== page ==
Talvin Singh and Niladri Kumar
We say: Electric raga-pop for a new century which skims surfaces
Given tabla player Singh's extensive track record in pop, rock and innovative Indo-fusion (alongside more traditional projects) and Kumar's equally diverse approaches (on acoustic and customised five-string electric sitar) it's a fair guess this collaboration might push some boundaries. And the frantic six minute opener River announces an album edging in to electro-fusion where sequencers and programming are part of the contract.
Fascinating though some of this is (the engrossing 10 minute, title track centerpiece of astral flight Indo-prog, the dreamy "The Bliss"), the quieter pieces, while quite charming and seductive, hardly extend either player and some ("Pink," "Mirror") sound like they are aimed towards evocative background music in films.
Other pieces (the delightful "Jogi") also sound like a 21st century take on the raga-rock prevalent in the early 70s. Interesting and challenging in places, but if traditional Indian ragas and folk music are your thing then there is not a lot to enjoy here and perhaps much to irritate.
From Africa with Fury: Rise
Seun Anikulapo Kuti and Egypt 80
We say: Despite the odds, the Seun also rises
As with the Lennon and Marley offspring, the children of the great Fela Anikulapo Kuti have big footsteps to follow, especially Seun and Femi, who choose their father's Afrobeat as their style also. Femi has embraced remixes and Seun delivered an exciting, if instantly familiar, debut Many Things a few years back.
This new firecracker album, which bristles with energy and indignation ("You Can Run," "Mr Big Chief," "Slave Masters" are typical titles), doesn't disgrace the lineage. Whether it adds anything is another matter, and although it has been hailed as comparing favorably with some of Fela's most incendiary work, you cannot help but feel you have heard much of this before. This Kuti's band is tighter than Fela's, Seun is equally urgent in his delivery, and politics is also to the fore. The title track and "Slave Masters" certainly step away a little from the Afrobeat formula . . . but once the music ends there isn't that same frisson of excitement, revelation and discovery which Fela's music left as an aftertaste.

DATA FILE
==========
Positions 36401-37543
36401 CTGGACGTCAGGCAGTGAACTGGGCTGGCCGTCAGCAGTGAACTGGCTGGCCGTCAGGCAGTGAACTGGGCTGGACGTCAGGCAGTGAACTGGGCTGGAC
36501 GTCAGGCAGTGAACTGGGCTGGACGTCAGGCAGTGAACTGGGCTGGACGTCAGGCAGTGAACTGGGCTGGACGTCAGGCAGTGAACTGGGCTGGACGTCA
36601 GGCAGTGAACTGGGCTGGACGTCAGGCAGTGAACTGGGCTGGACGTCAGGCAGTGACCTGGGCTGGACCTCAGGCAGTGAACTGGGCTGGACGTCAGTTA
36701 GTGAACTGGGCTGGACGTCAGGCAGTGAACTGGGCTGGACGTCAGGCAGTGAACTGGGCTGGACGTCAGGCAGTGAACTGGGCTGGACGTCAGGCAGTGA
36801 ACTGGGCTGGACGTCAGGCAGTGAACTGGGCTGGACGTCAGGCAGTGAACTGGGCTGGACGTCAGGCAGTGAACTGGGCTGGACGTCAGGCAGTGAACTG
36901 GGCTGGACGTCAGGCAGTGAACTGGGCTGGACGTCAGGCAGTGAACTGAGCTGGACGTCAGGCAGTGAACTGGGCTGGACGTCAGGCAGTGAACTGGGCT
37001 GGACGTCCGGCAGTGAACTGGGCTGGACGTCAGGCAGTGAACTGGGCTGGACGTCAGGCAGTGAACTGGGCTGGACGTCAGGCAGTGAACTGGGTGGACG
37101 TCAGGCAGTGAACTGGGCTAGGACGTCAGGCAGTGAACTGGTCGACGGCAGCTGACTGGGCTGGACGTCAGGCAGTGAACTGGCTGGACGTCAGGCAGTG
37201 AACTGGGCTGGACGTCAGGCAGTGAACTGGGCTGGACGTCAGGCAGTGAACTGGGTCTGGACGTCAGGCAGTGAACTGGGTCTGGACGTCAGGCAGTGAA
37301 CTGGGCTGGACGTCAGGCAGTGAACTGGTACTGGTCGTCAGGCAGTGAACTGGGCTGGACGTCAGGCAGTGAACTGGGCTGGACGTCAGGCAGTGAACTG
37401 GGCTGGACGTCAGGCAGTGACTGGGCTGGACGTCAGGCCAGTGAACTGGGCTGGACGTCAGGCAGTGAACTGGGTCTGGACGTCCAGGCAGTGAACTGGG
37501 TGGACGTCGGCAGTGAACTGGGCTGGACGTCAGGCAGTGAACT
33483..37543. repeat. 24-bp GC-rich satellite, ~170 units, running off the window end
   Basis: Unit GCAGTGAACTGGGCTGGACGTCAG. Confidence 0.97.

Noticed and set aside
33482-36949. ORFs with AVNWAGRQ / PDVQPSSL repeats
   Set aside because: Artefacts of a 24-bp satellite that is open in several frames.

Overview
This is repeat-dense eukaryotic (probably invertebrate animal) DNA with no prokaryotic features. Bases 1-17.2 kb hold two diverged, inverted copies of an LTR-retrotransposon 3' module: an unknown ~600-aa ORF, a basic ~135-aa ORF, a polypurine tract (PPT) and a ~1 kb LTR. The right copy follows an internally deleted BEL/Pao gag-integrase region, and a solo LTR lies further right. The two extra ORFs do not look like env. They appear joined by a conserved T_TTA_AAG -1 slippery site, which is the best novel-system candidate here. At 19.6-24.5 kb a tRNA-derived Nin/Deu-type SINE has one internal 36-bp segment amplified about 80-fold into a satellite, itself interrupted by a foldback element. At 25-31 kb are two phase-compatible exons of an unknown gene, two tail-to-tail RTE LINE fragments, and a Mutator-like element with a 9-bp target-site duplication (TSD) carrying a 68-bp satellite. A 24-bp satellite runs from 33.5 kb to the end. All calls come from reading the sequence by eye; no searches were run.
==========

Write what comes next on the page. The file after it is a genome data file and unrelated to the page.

We say: Understatement wins again on a collection of late afternoon moods
Now almost 70, singer-guitarist Traore has had a remarkable life. But despite acclaim in his homeland Mali in the 60s his debut album Mariama didn't arrive until 1990 while he was living in Paris. Since then his gentle playing (which often refers to the trickling sound of the kora and is highly melodic) and richly seasoned voice (also comforting) has won an international audience.
Surprisingly then, this is his first album in six years. But his sound is still utterly seductive and with French harmonica player Vincent Bucher on hand supplying a slight blues and country edge, this collection draws an imaginary line between West Africa and the low rolling grooves of people like J.J. Cale ("Mondeou"), American folk ("Minuit") and introspective blues (the aching "Farafina Lolo Lora," "Djougouya Niagnini"). Fama is a barely-there standout.
Perhaps his age and sometimes unhappy life experiences explain the reflective mood here, but this an album to immerse yourself in. Chances are you'll hit the repeat-play button often with this understated gem.
Aqui Los Bravos!/The Best of Michi Sarmiento
We say: Clear a space, here comes dancefloor pop'n'roll from Colombia
Those who know the history of Colombian music better may be better placed to fill in the details of this boiling, sweat-inducing 16 track collection of material recorded in the decade from 1967 by the hot young saxophonist and band leader Sarmiento (whose father was an in-house arranger at the famous Fuentes record label). By all accounts the young Sarmiento fused local styles with Nuyorican boogaloo and kicked things up a notch while playing in the red light district of the coastal town of Cartagena. Certainly Sarmiento and his band Los Bravos poured petrol on the dancefloor and set it alight with urgent three minute songs which were big on rhythm, his bop-styled sax and which also seems to owe a little to rollicking big band jazz. "Vamos Negra" is a live track (possibly faux-live however) which opens with hoots and cheers, "Hong Kong" has an appropriately "Chinese" musical reference and most of this will have you pulling out the limbo bar.
Music of the night which glows like burning sun.
Graham Reid is a New Zealand–based writer whose first book Postcards from Elsewhere won the 2006 Whitcoulls Travel Book of the Year Award in New Zealand. His new collection The Idiot Boy Who Flew won the Whitcoulls Reader Choice award and is available through www.amazon.com. He also hosts his own music/travel/arts website www.elsewhere.co.nz .